Forgotten Sakura

The forgotten cherry blossoms of HISEE


A milestone birthday is always a time to pause for thought. My birthday is on March 27. Many people have, from Wilhelm Conrad Röntgen to Quentin Tarantino, so this is nothing special in terms of the calendar, but this date at the beginning of spring has a special meaning. March 27 is “さくらの日”, the Sakura Day celebrating the annual cherry blossom (桜桜). This period of blooming cherry trees from around mid-March to the end of April has a very special cultural significance in Japan.

I was reminded of the tradition of celebrating Sakura through a hanami (花見, “flower viewing”) with colleagues, friends or family on my birthday. I was exactly half the age I am today when I started at Hitachi Semiconductors Europe (HISEE) in 1994. In the four years I was allowed to work there, I learned a lot, both in terms of work and culture.

Sakura, Sakura

This also includes something that partly explains the reason for this article and the link to the cherry blossoms. A term that is called mono no aware (物の哀れ) in Japanese and is difficult to translate clearly into a foreign language. My former Japanese colleagues may forgive me if I attempt to translate the concept here. “mono” can be translated as thing or things and “aware” means pathos, feeling the deep emotion that something can instil in you, while the “no” indicates the property an object or thing posesses. “mono no aware” therefore carries the meaning of “the Ah-ness of things”, the feeling that things instil in us and at the same time points to the transience of things. A feeling of melancholy, sadness, but acceptance and the memory of beautiful moments.

Cherry blossoms and me

The falling cherry blossoms are a classic motif. Because the japanese cherry tree bears no fruit, everything is focused on the exuberant splendor and beauty of the blossoms that fall from the tree at the moment of their completion. Enjoying the moment of perfect beauty, joy and at the same time accepting that the fleeting blossoms cover the ground as pink snow and fade away.

Cherry blossoms on the ground

Why am I writing this? HISEE is also history. The wafer fab was sold many years ago, around 2011. When I started there, RAM chips were produced, at a capacity of 16 MByte (Megabytes, people!) and they were even more expensive than their weight in gold back then. I left HISEE end of 1997 to pursue new paths, but the experiences, conversations and things and concepts I learned from my Japanese colleagues remain with me to this day. Of course, many cherry trees had been planted on the company premises, which gave rise to a Lower Bavarian Sakura every spring. We enjoyed the blossoms and even after my time there, I came by every few years in spring to look at the flowers.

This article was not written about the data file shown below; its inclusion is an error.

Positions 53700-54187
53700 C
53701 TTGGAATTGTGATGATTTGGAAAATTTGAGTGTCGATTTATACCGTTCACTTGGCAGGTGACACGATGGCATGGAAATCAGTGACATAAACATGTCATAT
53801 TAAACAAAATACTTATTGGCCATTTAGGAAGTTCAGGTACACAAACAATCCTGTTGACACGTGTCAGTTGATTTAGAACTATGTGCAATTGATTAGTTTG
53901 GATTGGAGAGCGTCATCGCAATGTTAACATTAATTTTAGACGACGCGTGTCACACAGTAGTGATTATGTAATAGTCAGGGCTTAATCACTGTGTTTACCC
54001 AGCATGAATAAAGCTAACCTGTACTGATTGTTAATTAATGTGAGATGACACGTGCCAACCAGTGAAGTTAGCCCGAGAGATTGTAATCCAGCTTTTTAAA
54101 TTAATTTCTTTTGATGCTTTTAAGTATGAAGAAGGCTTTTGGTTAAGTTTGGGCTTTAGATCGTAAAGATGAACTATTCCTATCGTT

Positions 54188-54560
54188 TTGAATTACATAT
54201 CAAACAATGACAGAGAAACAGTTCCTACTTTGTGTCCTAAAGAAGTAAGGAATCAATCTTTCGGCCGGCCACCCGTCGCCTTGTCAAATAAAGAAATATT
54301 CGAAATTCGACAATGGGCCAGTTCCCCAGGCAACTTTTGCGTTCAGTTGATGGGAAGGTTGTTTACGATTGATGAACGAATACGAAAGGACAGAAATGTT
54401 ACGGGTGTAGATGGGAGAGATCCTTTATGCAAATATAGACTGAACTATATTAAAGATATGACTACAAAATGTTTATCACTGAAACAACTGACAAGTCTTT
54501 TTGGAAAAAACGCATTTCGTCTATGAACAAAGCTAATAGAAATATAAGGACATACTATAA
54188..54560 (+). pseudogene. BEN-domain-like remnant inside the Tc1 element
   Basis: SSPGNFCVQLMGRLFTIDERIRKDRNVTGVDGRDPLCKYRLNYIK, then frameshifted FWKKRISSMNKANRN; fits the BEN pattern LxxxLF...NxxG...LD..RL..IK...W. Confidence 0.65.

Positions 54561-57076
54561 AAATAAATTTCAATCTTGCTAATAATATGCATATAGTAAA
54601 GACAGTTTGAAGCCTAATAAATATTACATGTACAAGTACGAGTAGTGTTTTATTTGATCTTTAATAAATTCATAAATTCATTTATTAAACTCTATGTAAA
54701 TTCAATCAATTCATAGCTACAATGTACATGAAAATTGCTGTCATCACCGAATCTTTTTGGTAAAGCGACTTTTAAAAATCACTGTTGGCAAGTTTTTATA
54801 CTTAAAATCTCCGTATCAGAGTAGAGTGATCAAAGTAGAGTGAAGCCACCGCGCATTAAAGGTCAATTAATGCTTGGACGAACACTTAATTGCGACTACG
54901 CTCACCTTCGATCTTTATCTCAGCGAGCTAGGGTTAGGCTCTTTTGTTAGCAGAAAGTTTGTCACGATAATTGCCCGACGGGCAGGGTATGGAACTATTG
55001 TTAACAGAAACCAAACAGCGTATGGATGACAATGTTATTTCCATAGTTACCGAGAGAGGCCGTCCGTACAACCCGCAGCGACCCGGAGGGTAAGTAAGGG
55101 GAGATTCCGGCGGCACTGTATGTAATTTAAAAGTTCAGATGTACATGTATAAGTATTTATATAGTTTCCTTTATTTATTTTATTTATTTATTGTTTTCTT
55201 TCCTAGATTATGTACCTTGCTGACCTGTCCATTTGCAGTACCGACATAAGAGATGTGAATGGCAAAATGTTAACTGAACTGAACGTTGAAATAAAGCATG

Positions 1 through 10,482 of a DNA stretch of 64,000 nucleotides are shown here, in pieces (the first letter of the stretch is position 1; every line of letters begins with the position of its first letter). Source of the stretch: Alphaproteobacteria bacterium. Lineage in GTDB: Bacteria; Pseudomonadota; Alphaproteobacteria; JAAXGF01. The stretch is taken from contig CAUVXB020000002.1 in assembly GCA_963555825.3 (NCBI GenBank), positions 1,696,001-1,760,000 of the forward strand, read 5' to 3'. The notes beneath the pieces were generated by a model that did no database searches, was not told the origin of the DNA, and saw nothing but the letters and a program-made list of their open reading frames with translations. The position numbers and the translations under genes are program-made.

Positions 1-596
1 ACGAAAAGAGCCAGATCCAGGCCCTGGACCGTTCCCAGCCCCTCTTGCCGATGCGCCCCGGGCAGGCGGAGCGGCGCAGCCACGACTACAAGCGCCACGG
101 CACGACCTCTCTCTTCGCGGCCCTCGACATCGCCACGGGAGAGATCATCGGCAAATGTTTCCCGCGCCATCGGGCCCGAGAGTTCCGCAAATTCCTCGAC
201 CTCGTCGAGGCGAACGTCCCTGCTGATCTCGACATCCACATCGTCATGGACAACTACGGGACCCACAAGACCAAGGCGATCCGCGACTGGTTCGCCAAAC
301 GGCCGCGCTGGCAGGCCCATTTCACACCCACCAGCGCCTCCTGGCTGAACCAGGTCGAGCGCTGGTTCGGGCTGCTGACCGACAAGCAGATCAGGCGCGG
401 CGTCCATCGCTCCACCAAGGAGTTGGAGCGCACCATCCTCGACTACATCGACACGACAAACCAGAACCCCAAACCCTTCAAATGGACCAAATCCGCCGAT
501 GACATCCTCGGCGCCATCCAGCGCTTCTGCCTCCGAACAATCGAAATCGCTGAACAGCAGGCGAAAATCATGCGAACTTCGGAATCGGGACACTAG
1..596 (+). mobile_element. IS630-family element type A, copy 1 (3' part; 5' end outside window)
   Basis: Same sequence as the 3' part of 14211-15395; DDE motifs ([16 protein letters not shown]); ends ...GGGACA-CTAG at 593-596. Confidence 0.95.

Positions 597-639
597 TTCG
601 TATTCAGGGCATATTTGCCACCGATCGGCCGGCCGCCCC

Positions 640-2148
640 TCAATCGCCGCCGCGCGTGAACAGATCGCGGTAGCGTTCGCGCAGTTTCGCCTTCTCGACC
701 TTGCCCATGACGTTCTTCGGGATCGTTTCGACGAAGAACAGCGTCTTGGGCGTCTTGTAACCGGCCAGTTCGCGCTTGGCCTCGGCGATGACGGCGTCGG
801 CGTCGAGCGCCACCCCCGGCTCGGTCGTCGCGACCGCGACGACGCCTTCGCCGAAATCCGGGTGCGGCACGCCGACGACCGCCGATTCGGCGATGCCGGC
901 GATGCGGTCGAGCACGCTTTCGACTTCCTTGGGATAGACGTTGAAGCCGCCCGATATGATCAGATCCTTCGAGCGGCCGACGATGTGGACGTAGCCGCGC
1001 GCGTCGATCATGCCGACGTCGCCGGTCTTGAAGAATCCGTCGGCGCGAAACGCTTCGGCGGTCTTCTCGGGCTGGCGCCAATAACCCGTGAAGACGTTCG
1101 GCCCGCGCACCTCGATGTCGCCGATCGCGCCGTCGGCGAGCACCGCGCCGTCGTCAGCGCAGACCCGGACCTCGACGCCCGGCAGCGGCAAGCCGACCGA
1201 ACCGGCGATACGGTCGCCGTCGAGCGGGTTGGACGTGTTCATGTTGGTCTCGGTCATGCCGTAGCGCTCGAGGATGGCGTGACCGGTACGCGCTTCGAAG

Cherry tree at the former HISEE area

This brings us back to the concept of “mono no aware”, because the buildings of the once mighty Fab will also soon be history. A residential construction project on the site will make this piece of Bavarian-Japanese history disappear, and the large building with the former clean room will probably be converted to house a brewery according to plans of the city. Then perhaps the cherry trees will also disappear and once again we will see the transience of things that we have to accept. änglichkeit der Dinge, die man akzeptieren muss.

Who knows if there will be “Sakura, Sakura” again next spring in the west of Landshut. I am now twice as old as I was when I worked at HISEE and much of what I have learned, not only in the field of intercultural work, has helped me over the last 30 years. Perhaps someone from my circle of colleagues from back then will read this blog post and enjoy the pictures of the HISEE cherry blossoms. And for everything else from Kaizen to the right way to eat Sushi, I end here with a heartfelt “Domo Arigato Gozaimasu”!

Cherry blossom leaves in the palm of my hand

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